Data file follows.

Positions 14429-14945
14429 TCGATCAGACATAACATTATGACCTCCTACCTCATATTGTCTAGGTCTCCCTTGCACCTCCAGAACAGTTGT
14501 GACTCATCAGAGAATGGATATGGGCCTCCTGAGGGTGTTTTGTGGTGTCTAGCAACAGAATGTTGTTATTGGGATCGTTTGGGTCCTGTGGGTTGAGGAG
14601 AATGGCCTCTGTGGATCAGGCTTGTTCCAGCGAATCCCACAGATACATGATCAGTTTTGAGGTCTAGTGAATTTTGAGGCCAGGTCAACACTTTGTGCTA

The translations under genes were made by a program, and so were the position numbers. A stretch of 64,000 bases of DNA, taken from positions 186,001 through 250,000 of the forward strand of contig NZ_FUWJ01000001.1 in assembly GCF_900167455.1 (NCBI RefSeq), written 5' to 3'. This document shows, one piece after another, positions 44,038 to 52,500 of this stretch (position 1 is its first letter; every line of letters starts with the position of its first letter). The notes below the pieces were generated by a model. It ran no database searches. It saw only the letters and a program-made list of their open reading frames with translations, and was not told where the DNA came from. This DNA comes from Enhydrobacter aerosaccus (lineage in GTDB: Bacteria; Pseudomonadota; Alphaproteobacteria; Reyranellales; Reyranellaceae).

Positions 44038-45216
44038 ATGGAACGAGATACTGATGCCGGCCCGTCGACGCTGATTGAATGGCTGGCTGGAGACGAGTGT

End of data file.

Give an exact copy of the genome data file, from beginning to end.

Positions 14429-14945
14429 TCGATCAGACATAACATTATGACCTCCTACCTCATATTGTCTAGGTCTCCCTTGCACCTCCAGAACAGTTGT
14501 GACTCATCAGAGAATGGATATGGGCCTCCTGAGGGTGTTTTGTGGTGTCTAGCAACAGAATGTTGTTATTGGGATCGTTTGGGTCCTGTGGGTTGAGGAG
14601 AATGGCCTCTGTGGATCAGGCTTGTTCCAGCGAATCCCACAGATACATGATCAGTTTTGAGGTCTAGTGAATTTTGAGGCCAGGTCAACACTTTGTGCTA

The translations under genes were made by a program, and so were the position numbers. A stretch of 64,000 bases of DNA, taken from positions 186,001 through 250,000 of the forward strand of contig NZ_FUWJ01000001.1 in assembly GCF_900167455.1 (NCBI RefSeq), written 5' to 3'. This document shows, one piece after another, positions 44,038 to 52,500 of this stretch (position 1 is its first letter; every line of letters starts with the position of its first letter). The notes below the pieces were generated by a model. It ran no database searches. It saw only the letters and a program-made list of their open reading frames with translations, and was not told where the DNA came from. This DNA comes from Enhydrobacter aerosaccus (lineage in GTDB: Bacteria; Pseudomonadota; Alphaproteobacteria; Reyranellales; Reyranellaceae).

Positions 44038-45216
44038 ATGGAACGAGATACTGATGCCGGCCCGTCGACGCTGATTGAATGGCTGGCTGGAGACGAGTGT